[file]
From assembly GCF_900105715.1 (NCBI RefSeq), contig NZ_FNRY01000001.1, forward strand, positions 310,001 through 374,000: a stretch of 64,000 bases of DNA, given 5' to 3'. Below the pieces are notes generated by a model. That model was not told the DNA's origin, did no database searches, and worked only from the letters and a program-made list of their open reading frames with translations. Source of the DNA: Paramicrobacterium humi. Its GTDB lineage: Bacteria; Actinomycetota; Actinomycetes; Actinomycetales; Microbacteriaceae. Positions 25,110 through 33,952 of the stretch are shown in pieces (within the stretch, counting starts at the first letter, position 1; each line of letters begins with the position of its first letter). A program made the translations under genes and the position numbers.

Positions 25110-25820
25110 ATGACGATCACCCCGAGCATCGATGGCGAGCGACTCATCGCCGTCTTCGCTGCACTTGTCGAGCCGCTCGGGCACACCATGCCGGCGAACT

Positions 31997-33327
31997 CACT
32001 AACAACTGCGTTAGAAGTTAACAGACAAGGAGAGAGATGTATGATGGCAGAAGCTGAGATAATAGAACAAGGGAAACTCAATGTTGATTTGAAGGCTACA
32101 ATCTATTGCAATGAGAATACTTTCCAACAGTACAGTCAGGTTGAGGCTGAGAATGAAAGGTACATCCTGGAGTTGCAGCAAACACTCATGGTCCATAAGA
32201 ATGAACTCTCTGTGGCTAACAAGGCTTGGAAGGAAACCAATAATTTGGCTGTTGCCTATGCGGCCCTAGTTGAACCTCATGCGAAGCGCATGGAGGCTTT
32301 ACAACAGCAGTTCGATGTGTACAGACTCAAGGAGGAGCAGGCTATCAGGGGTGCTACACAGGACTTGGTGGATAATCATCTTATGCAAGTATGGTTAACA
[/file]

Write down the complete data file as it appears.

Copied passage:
From assembly GCF_900105715.1 (NCBI RefSeq), contig NZ_FNRY01000001.1, forward strand, positions 310,001 through 374,000: a stretch of 64,000 bases of DNA, given 5' to 3'. Below the pieces are notes generated by a model. That model was not told the DNA's origin, did no database searches, and worked only from the letters and a program-made list of their open reading frames with translations. Source of the DNA: Paramicrobacterium humi. Its GTDB lineage: Bacteria; Actinomycetota; Actinomycetes; Actinomycetales; Microbacteriaceae. Positions 25,110 through 33,952 of the stretch are shown in pieces (within the stretch, counting starts at the first letter, position 1; each line of letters begins with the position of its first letter). A program made the translations under genes and the position numbers.

Positions 25110-25820
25110 ATGACGATCACCCCGAGCATCGATGGCGAGCGACTCATCGCCGTCTTCGCTGCACTTGTCGAGCCGCTCGGGCACACCATGCCGGCGAACT

Positions 31997-33327
31997 CACT
32001 AACAACTGCGTTAGAAGTTAACAGACAAGGAGAGAGATGTATGATGGCAGAAGCTGAGATAATAGAACAAGGGAAACTCAATGTTGATTTGAAGGCTACA
32101 ATCTATTGCAATGAGAATACTTTCCAACAGTACAGTCAGGTTGAGGCTGAGAATGAAAGGTACATCCTGGAGTTGCAGCAAACACTCATGGTCCATAAGA
32201 ATGAACTCTCTGTGGCTAACAAGGCTTGGAAGGAAACCAATAATTTGGCTGTTGCCTATGCGGCCCTAGTTGAACCTCATGCGAAGCGCATGGAGGCTTT
32301 ACAACAGCAGTTCGATGTGTACAGACTCAAGGAGGAGCAGGCTATCAGGGGTGCTACACAGGACTTGGTGGATAATCATCTTATGCAAGTATGGTTAACA